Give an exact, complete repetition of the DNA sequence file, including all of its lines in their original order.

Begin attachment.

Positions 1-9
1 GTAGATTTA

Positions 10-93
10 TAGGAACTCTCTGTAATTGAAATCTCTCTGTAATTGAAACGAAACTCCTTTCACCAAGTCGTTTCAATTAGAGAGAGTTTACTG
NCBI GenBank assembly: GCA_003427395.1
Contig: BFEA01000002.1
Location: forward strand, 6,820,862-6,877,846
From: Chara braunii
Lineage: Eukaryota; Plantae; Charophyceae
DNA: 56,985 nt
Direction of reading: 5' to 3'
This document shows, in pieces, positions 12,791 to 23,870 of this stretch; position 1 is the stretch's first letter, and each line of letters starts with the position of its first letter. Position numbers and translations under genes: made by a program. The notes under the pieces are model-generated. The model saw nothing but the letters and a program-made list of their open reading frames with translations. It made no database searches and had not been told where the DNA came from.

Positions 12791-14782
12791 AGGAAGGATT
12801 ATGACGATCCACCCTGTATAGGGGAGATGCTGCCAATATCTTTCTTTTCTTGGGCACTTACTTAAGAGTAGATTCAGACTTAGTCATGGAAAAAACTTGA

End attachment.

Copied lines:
Positions 1-9
1 GTAGATTTA

Positions 10-93
10 TAGGAACTCTCTGTAATTGAAATCTCTCTGTAATTGAAACGAAACTCCTTTCACCAAGTCGTTTCAATTAGAGAGAGTTTACTG
NCBI GenBank assembly: GCA_003427395.1
Contig: BFEA01000002.1
Location: forward strand, 6,820,862-6,877,846
From: Chara braunii
Lineage: Eukaryota; Plantae; Charophyceae
DNA: 56,985 nt
Direction of reading: 5' to 3'
This document shows, in pieces, positions 12,791 to 23,870 of this stretch; position 1 is the stretch's first letter, and each line of letters starts with the position of its first letter. Position numbers and translations under genes: made by a program. The notes under the pieces are model-generated. The model saw nothing but the letters and a program-made list of their open reading frames with translations. It made no database searches and had not been told where the DNA came from.

Positions 12791-14782
12791 AGGAAGGATT
12801 ATGACGATCCACCCTGTATAGGGGAGATGCTGCCAATATCTTTCTTTTCTTGGGCACTTACTTAAGAGTAGATTCAGACTTAGTCATGGAAAAAACTTGA